Recently one of our Readers of the article “Shilajit Benefits; What are They?” asked about what is meant by Active Heart Disease.
Understandably, the term may sound a little strange at first. Surely the only type of heart disease is active, right? Because the flip side would be inactive heart disease, and that makes little sense.
How can heart disease possibly be ‘inactive’? Let’s take a closer look at a few aspects of heart disease to demystify this a little more.
Basic Heart Functionality
Your cardiac action potentials are made up of a sequence or phases. These are the beats that your heart makes, think of them in a visual form like a line showing up on a heart rate monitor. These beats are made up of peaks and troughs.
Understood as the relationship between electrochemical gradients, ions and cells, these can be considered the mechanics behind heart function. Moving through ion permeation and gating, a key part of the magic of what keeps our hearts beating happens here. 
When the process is unable to continue as it naturally would, the heart experiences extreme stresses, the consequences of which can be devastating.
On the topic of stress, a better understanding of the impacts of stress on the heart are seeing changes encouraged in areas of mindset and emotional management. Holistically, our bodies are not made up of singular components that operate completely independently.
The impact of your thoughts on your physical health is becoming a better understood element of health in Western society. 
A couple of key things you should be aware of is that both chambers of the heart must pump a certain amount of blood through the arteries every time the heart beats in order to maintain health.
The heart’s plasticity is responsible for this because the cardiac muscles need to constantly adapt to the movements of the heart during each beat. 
This is made up of muscular valves and the sinus rhythm. The blood flow has to be high enough that the blood pumped out by the heart can reach the extremities of the body through the arteries and veins without clotting (thrombus). [4, 5]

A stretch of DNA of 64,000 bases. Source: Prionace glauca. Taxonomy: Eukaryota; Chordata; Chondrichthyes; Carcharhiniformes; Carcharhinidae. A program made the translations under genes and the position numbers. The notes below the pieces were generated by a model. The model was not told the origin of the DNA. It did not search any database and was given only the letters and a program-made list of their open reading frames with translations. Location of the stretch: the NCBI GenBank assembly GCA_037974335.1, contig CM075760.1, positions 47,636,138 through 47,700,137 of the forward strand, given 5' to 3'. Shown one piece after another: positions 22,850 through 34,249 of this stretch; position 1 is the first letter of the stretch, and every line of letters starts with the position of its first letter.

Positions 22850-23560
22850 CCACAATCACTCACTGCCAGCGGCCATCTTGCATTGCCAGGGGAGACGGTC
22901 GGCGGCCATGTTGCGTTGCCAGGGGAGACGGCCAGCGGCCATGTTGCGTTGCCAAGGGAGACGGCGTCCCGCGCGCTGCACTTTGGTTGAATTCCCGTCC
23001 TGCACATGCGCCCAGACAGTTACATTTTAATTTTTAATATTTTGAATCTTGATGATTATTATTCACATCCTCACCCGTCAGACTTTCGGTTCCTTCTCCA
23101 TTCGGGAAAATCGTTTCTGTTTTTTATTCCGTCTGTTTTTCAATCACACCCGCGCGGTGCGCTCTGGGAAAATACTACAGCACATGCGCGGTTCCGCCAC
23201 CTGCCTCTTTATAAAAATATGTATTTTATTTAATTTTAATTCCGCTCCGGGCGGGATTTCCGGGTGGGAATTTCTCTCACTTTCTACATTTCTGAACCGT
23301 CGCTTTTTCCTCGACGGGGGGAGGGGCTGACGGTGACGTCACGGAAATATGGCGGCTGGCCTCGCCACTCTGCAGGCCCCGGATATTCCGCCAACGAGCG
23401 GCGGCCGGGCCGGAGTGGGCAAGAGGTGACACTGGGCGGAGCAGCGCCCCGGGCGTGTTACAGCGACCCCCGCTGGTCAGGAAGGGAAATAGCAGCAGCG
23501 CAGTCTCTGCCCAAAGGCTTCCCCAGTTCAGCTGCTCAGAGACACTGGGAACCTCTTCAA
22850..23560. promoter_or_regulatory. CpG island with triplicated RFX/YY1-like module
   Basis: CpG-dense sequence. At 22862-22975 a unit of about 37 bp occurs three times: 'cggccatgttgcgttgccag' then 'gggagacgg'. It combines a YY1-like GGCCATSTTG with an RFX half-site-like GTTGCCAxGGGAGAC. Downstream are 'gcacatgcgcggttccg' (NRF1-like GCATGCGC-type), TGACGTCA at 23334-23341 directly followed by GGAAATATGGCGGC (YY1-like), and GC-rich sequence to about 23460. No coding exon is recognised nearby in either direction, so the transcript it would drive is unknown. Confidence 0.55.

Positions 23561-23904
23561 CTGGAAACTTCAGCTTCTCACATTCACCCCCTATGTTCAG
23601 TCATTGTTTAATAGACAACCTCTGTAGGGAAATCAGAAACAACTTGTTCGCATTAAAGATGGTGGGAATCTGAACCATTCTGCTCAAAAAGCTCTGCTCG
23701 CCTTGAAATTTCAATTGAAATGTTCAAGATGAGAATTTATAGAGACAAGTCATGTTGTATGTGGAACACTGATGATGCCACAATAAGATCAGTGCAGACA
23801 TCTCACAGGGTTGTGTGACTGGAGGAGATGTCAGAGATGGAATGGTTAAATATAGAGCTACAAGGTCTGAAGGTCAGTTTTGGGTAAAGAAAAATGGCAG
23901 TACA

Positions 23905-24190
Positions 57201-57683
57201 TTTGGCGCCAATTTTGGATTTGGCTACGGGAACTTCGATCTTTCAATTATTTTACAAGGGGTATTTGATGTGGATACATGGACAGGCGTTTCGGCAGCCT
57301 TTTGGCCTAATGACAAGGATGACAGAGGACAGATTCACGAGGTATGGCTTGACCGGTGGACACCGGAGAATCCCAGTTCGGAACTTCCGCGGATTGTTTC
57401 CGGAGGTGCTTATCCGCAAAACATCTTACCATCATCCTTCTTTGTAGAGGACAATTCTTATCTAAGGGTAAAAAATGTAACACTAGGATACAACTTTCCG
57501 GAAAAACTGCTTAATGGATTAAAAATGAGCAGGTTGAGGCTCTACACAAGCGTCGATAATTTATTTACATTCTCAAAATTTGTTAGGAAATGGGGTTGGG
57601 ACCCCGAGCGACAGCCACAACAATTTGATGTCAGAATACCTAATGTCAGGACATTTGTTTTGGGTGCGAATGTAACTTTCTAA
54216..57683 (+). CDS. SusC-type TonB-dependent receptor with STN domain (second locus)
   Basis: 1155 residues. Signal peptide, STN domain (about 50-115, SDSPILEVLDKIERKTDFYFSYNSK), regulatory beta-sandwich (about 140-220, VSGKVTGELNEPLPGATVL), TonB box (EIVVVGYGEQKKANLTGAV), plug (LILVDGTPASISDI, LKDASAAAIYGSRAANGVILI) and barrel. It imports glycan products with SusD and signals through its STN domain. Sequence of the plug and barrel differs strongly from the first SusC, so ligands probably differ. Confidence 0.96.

Active Heart Disease
Active heart disease is defined by John Wyckoff, M.D. as when the patient is suffering with an infectious type of heart disease which interferes with the effective operation of the heart. 
Examples of this may include diseases such as: 
- rheumatic heart disease
- coronary heart and/or artery disease
- diseases of the:
- aorta and the pulmonary vessels
- tissues of the heart, and
- heart valves
- Syphilis (mainly in the Tertiary syphilis stage)
- Parvovirus B19
- Rheumatic heart disease
- Exposure to bacteria and organisms including:
- Staphylococcus Aureus
- Streptococcus, and
- Mycobacterium tuberculosis
- Exposure to fungi including:
- Candida, and
- Coxsackievirus, and
- Parasites such as Trypanosoma cruzi which causes Chagas Disease
- Many illicit substances (e.g. cocaine, ecstasy)
- A veritable laundry list of prescription medications including ADHD, blood pressure, erectile dysfunction, and HIV medication (ask your Doctor)
- Chemotherapy treatment (leading to cardiomyopathy)
- Radiation from cancer treatment and computerised tomography (CT) scans
- Exposure to lead and mercury
- The consumption of tobacco and alcohol
However, other schools of thought reason that active heart disease is where it is of a severity that you are at increased risk of heart failure and heart attack.
Inactive Heart Disease
Wyckoff the goes on to detail that inactive heart disease is characterised by the post-infection event where the healing process has resulted in scar tissue forming where there was previously unscarred, healthy tissue. 
This then impacts ability for the heart function in an optimal state.
When the heart is impacted by an active or an inactive heart disease, patients may experience symptoms such as:
- Chest pain
- Shortness of breath
- Nausea, or
A patient may also be given medication such as beta-blockers to reduce the intensity of symptoms.
Please note that this article by no means is to be taken as medical advice. It has been provided educational purposes only and in no way seeks to provide medical advice of any form. If you have a heart condition you need to see a trusted and qualified specialist for tailored medical advice.
- “Cardiac Ion Channels” A. O. Grant, 1 April 2009 [AHA Journals]
- “Stress and your heart” – Harvard Health Publishing, 1 December 2013 [Harvard Medical School]
- “Heart Plasticity in Response to Pressure- and Volume-Overload: A Review of Findings in Compensated and Decompensated Phenotypes” – F. G. Pitoulis, C. M. Terracciano, 13 February 2013 [PubMed]
- “Normal Heart Rhythm” – R. E. Klabunde, 6 April 2007 [Cardiovascular Physiology Concepts]
- “What is thrombosis?” – Johns Hopkins Medicine [Johns Hopkins Medicine]
- “Heart Disease: Points Every Nurse Should Know about It” – J. Wyckoff, The American Journal of Nursing, April 1924 [JSTOR]
- “Acquired heart disease” – Encyclopedia Britannica, 30 September 2021 [Britannica]
- “Syphilis” – Mayo Clinic Staff, 25 September 2021 [Mayo Clinic]
- “What is Rheumatic Heart Disease?” – S. Noonan, 23 December 2015 [RDH Australia]
- “9 Hidden Heart Toxins and How to Avoid Them” – J. J. Brown, 30 September 2014 [Everyday Health]
- “About Cardiomyopathy Caused by Chemotherapy” – Memorial Sloan Kettering Cancer Center, 8 March 2019 [MSK]
- “Heart Inflammation” – National Heart, Lung, and Blood Institute, 16 April 2021 [NHLBI]
- “Chagas disease” – Nation Center for Advancing Translational Sciences, 21 March 2018 [NIH]